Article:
I love raul midon's song, expressions of love. the timber of the singer's voice just gets me thinking about relationships and especially the direction of my affection. I remember thinking that I was the kind of person that had to figure out that direction pretty quickly or else I'd be embittered and intractable as a person. I'm already really independent - so much so that I have to remind myself to think about others. The other day I totally didn't realize to let my parents home that I wasn't going to be home because I was crashing at Adam's house. They were probably a little peeved by that. I didn't think anything of it.
This all comes in the wake of my friend Julie trying to set me up with one of her friends - a pretty good idea in theory. Last weekend we had a brief chance to all hang out but since we had to split up after short bit, I ended up just overthinking every little thing I did. I remember trying to figure out if I looked okay. I was a little less than pleased with my hair and I was wearing some old pants that had paint marks (from the Scoops Westside construction days) that I'm trying to pull off like some Alexander McQueens (but not really). We were at Banana republic buying some boots and throughout the whole affair I realized that I seemed like a super metro dude. Not really what I was trying to portray, but I can't deny that I was really excited about buying some work boots! (which I'm wearing right now).
I thought to myself - I'm really unequipped to express who I am right now. I'm so busy mentally with Scoops that I doubt I would be able to handle anything near a personal relationship. That person would suffer the wrath of my frustrations, stress, and hard work - all of which are completely worth it because I'm really enjoying the work I'm putting into Scoops. It's so bizarre that I'm running my own business. I'm also not myself right now.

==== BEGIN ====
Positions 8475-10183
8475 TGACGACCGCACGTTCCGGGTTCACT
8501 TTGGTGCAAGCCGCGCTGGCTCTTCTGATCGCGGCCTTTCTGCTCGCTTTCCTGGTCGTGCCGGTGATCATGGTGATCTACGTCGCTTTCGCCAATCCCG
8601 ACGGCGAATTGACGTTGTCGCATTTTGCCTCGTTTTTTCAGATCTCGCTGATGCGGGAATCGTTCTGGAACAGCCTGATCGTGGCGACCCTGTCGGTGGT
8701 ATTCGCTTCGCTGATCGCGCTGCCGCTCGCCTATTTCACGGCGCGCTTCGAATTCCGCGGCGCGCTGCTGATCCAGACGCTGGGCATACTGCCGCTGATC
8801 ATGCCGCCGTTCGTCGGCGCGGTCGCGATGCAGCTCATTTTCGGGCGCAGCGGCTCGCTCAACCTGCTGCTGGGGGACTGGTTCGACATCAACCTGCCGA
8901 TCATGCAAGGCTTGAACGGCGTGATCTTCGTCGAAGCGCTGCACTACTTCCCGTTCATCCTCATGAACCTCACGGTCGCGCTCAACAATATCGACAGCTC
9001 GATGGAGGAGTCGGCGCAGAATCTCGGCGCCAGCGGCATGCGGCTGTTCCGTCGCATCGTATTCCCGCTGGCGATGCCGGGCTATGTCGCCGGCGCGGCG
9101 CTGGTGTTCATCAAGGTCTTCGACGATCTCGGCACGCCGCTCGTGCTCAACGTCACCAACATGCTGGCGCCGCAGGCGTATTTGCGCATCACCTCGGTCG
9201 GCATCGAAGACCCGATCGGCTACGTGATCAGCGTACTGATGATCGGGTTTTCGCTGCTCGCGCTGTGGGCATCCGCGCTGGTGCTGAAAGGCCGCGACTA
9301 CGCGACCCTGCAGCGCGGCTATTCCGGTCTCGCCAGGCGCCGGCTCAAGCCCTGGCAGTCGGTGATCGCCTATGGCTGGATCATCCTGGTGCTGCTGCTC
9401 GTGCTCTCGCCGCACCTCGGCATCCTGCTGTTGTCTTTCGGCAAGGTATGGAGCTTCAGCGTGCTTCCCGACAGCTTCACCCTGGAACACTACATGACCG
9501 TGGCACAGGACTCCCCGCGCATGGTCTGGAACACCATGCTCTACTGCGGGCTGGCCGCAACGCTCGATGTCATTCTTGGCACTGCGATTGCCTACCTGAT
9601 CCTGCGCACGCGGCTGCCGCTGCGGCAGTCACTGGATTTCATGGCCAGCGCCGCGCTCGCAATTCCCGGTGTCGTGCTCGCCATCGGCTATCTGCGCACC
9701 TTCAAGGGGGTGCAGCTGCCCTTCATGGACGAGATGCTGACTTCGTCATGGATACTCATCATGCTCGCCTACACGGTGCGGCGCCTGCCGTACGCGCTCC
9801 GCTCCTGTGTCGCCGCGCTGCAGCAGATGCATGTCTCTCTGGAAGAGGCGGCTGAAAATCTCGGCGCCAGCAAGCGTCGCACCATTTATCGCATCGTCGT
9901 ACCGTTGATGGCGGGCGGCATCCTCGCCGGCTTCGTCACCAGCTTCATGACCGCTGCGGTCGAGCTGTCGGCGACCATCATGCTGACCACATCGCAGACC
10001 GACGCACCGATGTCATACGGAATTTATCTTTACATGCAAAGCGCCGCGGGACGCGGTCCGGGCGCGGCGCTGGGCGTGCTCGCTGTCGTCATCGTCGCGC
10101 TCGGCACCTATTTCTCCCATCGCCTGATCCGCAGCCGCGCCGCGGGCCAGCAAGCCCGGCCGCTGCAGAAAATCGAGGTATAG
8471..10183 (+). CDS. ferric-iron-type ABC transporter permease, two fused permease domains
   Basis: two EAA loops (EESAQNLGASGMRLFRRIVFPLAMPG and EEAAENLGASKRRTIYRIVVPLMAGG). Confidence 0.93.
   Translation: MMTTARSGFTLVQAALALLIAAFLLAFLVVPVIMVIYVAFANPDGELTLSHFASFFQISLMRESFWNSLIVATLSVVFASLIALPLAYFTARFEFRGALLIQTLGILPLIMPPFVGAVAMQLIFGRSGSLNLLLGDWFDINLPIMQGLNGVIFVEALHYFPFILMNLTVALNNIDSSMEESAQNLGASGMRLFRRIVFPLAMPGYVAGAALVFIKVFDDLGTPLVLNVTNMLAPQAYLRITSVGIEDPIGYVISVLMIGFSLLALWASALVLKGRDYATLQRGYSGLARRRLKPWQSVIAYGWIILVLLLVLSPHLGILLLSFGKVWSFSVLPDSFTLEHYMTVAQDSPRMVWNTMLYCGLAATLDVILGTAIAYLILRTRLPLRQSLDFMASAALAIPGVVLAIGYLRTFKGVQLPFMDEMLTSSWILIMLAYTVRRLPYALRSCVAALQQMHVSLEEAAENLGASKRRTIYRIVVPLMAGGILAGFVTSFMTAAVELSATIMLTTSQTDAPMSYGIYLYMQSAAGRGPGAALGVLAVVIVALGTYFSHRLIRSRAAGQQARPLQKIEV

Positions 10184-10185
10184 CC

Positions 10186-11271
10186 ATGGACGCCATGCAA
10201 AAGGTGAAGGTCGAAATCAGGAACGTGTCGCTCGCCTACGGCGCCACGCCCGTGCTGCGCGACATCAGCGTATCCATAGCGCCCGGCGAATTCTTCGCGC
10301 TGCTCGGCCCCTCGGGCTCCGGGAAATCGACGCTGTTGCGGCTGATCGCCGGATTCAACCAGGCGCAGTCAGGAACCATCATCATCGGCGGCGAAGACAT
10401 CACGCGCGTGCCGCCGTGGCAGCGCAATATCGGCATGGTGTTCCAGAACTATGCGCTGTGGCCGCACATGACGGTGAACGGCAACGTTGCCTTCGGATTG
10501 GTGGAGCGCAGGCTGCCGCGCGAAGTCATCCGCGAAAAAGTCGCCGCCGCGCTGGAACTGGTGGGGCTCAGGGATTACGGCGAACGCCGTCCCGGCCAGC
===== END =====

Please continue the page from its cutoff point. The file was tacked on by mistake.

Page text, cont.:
I think Julie's attempts to set me up are earnest and well-founded, but perhaps right now isn't the best timing.
But then a part of me is thinking - how great would it be to have someone in my life (that isn't my mom or dad) that can take the time to think about me. Someone to bring me food when I'm hungry or someone to call after I'm done closing up the shop. More than that, I realize that I might have been married right now if things had gone differently - I really need to start thinking about marriage because too many of my friends are married now. I'm the out one out. Not that I care emotionally, it's that I care socially. In that sense, Julie's friend would be perfect because she's already getting acquainted with my (girl) friends.
Of course it comes back to trusting in God to make it all happen, not Julie, not any of my friends. What's really essential is trying to focus on God throughout the opening of this business - knowing that every customer that comes in is a blessing - and an opportunity to portray the light of Christ through my behavior and service to them. It's been great that the shop has been quiet the first hour or so of business - it allows me to be contemplative and reflective on God and even pray while I can.
I've really been stretched spiritually in 2010. I've come from neglecting God in almost every sphere of my life to trying to make him an integral part of everything - relationships, job/work, church, friends, family, even avocations.
It's been wonderful to continually get the support of my friends - the ones who care about me and pray for me and shoe me immense love. I'm really grateful for that. I also know that perhaps God has someone in store for me to love and cherish - someone who's going to lead me and challenge me closer to Him. Maybe 2011 will be the year, maybe it won't. Either way, 2010 was an incredible adventure that I won't soon forget.